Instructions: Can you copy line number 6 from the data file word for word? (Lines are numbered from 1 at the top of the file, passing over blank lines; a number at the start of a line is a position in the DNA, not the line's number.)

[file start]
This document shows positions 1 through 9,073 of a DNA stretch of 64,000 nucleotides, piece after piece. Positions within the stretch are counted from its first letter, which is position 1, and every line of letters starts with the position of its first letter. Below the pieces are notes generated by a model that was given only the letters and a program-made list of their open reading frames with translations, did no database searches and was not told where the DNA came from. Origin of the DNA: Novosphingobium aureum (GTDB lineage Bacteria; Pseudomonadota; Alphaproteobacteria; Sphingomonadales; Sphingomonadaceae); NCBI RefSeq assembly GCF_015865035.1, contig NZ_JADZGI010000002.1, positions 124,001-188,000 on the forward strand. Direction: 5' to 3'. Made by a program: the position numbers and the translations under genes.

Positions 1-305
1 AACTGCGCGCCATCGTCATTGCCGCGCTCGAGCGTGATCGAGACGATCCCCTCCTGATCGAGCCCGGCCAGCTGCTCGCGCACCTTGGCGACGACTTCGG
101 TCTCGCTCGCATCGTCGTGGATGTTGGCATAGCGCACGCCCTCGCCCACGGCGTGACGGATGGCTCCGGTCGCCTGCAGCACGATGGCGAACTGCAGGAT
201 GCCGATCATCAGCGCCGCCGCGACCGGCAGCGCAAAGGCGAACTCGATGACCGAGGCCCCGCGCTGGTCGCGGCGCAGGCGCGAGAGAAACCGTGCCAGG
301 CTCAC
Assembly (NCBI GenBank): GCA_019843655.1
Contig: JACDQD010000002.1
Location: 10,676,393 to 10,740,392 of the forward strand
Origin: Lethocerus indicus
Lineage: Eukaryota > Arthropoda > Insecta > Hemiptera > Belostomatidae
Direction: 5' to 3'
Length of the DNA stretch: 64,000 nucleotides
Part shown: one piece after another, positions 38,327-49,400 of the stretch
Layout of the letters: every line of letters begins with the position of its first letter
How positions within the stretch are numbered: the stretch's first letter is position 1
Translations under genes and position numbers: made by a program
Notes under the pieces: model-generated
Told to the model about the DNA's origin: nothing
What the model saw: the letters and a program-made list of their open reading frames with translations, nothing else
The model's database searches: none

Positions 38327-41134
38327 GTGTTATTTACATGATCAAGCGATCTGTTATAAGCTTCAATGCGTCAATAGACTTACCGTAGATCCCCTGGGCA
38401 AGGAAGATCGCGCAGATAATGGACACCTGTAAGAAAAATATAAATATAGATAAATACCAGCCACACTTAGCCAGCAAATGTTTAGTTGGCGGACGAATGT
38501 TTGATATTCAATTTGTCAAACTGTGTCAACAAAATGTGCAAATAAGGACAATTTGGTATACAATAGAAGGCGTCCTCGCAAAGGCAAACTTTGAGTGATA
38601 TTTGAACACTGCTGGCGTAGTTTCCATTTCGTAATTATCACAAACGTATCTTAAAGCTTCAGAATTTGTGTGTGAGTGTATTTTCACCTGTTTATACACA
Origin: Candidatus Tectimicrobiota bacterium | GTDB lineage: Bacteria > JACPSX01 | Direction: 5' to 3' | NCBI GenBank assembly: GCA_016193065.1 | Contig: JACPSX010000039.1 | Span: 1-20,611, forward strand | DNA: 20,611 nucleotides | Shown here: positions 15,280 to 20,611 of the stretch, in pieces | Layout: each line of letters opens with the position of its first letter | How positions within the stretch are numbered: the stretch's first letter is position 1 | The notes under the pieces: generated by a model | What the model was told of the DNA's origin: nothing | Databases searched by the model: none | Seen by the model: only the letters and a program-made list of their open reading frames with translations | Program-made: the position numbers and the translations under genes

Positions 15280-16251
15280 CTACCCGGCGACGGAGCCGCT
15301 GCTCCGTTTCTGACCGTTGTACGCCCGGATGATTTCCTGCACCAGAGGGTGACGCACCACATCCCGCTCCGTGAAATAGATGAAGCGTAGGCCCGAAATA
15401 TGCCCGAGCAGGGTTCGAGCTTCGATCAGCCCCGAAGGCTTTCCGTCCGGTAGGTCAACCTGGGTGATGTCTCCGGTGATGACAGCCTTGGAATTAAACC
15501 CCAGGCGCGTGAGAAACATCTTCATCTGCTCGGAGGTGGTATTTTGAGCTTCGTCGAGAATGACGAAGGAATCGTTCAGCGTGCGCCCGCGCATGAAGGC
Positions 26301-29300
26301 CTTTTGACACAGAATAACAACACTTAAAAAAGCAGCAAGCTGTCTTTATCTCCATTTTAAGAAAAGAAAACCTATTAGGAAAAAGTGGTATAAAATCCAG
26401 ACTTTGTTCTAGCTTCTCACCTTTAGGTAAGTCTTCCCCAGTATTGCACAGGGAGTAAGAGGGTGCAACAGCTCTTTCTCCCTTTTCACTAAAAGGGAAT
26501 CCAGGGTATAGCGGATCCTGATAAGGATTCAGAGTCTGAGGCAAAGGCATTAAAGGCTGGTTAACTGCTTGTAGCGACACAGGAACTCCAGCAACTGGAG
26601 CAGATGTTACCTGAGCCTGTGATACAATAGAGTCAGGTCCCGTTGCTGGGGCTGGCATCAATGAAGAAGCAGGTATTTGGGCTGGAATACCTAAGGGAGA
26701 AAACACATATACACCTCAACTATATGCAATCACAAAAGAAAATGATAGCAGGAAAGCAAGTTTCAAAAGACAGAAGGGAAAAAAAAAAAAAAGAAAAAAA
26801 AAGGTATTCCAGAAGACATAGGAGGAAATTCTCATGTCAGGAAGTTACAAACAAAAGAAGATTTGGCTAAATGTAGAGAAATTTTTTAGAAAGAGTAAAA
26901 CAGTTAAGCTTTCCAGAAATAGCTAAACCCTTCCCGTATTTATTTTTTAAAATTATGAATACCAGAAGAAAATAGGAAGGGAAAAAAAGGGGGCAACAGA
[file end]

301 CTCAC